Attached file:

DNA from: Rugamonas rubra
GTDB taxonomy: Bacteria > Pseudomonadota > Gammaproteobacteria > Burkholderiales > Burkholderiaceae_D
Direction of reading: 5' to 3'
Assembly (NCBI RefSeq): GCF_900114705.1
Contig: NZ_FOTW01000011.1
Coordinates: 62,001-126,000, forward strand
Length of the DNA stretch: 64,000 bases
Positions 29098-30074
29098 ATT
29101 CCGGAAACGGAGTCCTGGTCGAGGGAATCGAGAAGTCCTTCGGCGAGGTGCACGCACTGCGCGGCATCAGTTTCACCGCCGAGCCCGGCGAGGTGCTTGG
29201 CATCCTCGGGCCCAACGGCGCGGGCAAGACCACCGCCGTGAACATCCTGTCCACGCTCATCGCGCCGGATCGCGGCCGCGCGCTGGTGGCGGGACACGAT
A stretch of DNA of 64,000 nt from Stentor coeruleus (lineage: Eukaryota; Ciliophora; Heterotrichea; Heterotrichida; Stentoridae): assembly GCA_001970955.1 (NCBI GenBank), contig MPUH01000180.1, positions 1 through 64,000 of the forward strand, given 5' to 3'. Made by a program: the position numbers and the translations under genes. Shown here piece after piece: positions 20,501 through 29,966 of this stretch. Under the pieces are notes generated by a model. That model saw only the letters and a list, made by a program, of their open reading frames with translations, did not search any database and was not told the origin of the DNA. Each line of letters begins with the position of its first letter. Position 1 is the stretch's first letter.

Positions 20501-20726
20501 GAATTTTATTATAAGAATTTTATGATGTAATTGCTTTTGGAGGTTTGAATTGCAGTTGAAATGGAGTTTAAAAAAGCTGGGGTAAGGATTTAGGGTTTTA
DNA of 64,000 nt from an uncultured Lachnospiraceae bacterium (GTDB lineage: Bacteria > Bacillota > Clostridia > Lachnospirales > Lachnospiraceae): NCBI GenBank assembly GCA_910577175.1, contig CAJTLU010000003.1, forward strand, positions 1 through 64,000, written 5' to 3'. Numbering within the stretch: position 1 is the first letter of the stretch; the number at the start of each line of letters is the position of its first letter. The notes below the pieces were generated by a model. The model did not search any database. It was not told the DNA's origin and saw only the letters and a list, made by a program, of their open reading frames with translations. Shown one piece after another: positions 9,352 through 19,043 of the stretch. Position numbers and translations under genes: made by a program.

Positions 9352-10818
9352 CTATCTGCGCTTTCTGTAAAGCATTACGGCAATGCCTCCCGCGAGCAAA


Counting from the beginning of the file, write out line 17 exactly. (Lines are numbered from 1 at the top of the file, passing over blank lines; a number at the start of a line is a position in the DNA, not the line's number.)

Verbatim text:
9352 CTATCTGCGCTTTCTGTAAAGCATTACGGCAATGCCTCCCGCGAGCAAA